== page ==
Why this #AAAfail is Epic- How the American Anthropology Association is throwing the public under the bus and killing books for no good reason!

Posted on February 1, 2012


This post is part of a series- The 30 Pieces of Silver the American Anthropology Association Sold Us Out For, American Anthropology Association FAIL!!!! This Time on an Epic Scale, Why this #AAAfail is Epic- How the American Anthropology Association is throwing the public under the bus and killing books for no good reason! and Former Cultural Anthropology Editor Speaks Out About #AAAfail

Now that it is no longer mid-night and I have had a few hours of sleep I will better articulate why the American Anthropology Association AAA coming out in favor of a Research Works Act concept is an epic FAIL(internet slang) (my previous post was more emotion and less facts). Of course there  is the basic argument that the Research Works Act is an attempt by commercial publishers to keep US tax payers from accessing the results of research they paid for and is wrong. To be fair, the AAA does present a case, in their full response scholarly-pubs-(#282) davis, as to why they are against taxpayers accessing the research they pay for. As pointed out by Daniel (read this, it is much better then my first post on the subject) they use research that is for medical journals, not anthropology, and the model they are trying to protect mainly helps publishers.

Moreover, Daniel points out that “First, many will dispute Davis’ implicit definition of the relevant “public” in the AAA January 12th letter. In the opening paragraphs, there is mutual agreement about “enhancing the public understanding” and reaching “those in the public who would benefit from such knowledge.” But Davis’ definition of “public” changes dramatically when he argues against expansion. Rather than the multitude of publics an anthropologist might imagine – the general reading public, the communities with whom we work, advocacy groups located outside the university system – Davis restricts access to researchers and scholars. Since these groups already have good access, no further expansion is needed.” I would like to expand upon this and show why this is hypercritical of the AAA. They say, “A separate study found that 93% of the researchers surveyed reported easy access to original research articles in journals. This study surveyed 3,800 researchers and evaluated their access to 18,000 journals. … AAA independently corroborated there results in a survey about anthropological information with its members who reported in February 2009 very high levels of access to peer-reviewed journals and scholarly monographs”. Funny thing is I went looking for this February 2009 report on the AAA website and all I found was the Work Climate, Gender, and the Status of Practicing Anthropologists (Prepared for the AAA, 18 February, 2009) report that has as a complaint section about the AAA, “The need to promote equal representations in publications and access to publications” (p. 61) here is a quote from that section-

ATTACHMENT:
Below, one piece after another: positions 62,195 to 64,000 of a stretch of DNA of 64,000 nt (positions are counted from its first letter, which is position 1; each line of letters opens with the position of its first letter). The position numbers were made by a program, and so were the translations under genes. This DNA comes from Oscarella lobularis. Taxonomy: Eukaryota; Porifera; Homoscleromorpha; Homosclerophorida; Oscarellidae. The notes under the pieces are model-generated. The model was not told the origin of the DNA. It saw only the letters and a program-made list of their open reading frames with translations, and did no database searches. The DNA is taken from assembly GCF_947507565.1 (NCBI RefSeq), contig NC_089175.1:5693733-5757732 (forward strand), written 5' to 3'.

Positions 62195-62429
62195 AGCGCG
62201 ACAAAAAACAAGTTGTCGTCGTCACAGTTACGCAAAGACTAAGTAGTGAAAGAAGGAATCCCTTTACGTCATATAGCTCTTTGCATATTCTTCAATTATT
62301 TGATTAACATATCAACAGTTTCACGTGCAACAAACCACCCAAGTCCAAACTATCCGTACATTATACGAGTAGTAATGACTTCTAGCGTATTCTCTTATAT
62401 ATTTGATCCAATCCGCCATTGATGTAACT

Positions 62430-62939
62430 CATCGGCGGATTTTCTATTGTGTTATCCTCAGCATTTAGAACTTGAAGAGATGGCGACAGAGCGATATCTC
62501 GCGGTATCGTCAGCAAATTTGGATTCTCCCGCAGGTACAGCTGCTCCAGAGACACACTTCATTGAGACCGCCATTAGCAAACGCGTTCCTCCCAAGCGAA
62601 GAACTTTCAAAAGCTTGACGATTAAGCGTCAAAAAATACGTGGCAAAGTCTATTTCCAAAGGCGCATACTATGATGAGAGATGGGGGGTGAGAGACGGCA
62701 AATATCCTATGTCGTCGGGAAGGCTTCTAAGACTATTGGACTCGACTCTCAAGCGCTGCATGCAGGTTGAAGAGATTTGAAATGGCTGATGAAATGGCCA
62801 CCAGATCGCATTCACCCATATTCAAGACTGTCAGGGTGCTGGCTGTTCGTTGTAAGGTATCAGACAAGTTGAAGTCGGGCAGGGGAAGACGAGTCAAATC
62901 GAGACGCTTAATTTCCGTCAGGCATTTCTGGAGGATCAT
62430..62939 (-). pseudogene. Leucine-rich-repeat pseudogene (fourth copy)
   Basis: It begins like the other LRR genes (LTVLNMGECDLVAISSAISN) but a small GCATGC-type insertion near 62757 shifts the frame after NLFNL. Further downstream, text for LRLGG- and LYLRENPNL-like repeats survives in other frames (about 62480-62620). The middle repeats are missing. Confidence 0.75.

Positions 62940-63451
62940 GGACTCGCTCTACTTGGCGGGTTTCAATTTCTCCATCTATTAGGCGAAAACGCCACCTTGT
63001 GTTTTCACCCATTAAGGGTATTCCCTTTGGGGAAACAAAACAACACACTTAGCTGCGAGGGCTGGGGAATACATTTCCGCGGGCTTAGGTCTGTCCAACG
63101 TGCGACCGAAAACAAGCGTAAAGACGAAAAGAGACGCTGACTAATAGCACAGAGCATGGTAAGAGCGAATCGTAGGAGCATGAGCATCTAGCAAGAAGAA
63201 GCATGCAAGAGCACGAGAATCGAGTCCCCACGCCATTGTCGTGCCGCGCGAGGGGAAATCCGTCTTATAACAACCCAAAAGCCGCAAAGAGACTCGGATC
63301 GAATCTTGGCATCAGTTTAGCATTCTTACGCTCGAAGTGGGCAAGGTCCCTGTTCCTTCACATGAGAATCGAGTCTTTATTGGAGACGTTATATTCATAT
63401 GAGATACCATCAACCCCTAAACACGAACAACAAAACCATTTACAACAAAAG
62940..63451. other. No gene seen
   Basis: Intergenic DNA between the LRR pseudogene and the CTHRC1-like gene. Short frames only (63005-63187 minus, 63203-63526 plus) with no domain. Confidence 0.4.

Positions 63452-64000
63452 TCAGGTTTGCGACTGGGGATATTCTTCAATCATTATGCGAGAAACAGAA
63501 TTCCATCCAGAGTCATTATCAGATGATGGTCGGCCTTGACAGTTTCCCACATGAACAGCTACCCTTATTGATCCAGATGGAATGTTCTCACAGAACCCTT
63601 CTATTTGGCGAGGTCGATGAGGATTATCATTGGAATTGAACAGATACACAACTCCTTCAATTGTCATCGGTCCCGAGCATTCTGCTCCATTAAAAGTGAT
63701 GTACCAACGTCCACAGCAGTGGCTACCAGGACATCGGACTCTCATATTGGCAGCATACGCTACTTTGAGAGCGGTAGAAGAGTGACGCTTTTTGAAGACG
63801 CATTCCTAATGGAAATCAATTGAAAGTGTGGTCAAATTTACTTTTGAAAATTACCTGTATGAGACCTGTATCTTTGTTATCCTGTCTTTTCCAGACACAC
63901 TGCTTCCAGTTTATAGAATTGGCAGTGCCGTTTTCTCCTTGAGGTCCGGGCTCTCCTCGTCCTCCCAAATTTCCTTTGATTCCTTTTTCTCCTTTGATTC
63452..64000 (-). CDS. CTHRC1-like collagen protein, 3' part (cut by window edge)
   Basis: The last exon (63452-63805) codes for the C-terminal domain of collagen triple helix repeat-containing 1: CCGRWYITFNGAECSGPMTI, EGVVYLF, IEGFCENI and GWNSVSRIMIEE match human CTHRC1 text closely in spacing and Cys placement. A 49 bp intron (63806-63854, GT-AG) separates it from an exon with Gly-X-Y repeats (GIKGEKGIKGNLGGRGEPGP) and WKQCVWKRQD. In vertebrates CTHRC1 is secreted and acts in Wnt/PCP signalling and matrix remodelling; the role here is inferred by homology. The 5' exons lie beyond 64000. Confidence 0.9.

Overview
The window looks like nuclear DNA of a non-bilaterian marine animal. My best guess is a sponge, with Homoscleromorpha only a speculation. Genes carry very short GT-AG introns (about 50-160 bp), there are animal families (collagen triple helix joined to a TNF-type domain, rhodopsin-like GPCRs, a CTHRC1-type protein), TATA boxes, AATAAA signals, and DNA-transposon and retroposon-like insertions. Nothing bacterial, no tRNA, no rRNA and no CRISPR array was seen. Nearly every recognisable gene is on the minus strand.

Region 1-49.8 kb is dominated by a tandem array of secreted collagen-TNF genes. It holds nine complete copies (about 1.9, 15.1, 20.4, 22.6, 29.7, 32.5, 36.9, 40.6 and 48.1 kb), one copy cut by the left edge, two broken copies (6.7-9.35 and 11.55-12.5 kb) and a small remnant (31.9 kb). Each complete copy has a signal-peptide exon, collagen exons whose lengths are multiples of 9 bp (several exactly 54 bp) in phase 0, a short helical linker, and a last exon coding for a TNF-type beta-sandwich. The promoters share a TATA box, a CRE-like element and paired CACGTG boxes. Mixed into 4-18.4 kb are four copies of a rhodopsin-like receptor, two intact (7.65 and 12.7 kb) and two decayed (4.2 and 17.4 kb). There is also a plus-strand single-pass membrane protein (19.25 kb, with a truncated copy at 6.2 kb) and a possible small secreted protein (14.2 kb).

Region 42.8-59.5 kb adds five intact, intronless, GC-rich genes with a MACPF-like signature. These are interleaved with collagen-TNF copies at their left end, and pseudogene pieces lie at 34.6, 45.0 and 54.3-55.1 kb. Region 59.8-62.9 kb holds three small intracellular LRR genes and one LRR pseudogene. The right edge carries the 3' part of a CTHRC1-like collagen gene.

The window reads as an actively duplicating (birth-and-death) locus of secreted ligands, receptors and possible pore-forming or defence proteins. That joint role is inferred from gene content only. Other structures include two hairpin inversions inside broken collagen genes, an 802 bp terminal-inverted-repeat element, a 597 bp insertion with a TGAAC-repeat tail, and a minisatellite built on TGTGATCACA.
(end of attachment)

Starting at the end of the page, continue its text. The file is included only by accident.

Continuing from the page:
“Non-affiliated anthropologists (not affiliated with a university), that is, have difficulty
getting access to scholarly journals, current research, AAA resources.” (Female, 40-49,

Now maybe I have the wrong report, the AAA puts out so many survey reports over the years, (sarcasm- the webpage has the results of 17 since 1973, 1 every year and a half) but if not they lied to the federal government. I am not accusing the AAA of lying as I do not know which report they are referring too but the report I found tells a very different story-  “Practitioners report that they are largely dissatisfied with programs and services provided by the AAA” (executive summary) and many anthropologists “have difficulty getting access to scholarly journals, current research, AAA resources.” .

I digress, even if the whole of the membership found they had decent access to publications, clearly women anthropologists don’t feel that way, that is only 11,000 out of 310 million Americans (there are Canadian and citizens from other countries who are members but for arguments’ sake we will say 11,000 our of 11,000 are American) which is .00000354 of the population. That is not the not the 99% vs. the 1%, that is the 99.99% vs the .001%. I find this stance hypocritical as only a few months ago the AAA complained about Governor Rick Scott’s comments that we don’t need more anthropologists. How can we say that the world needs anthropologists when we are willing to throw under the bus 99.99% of the public?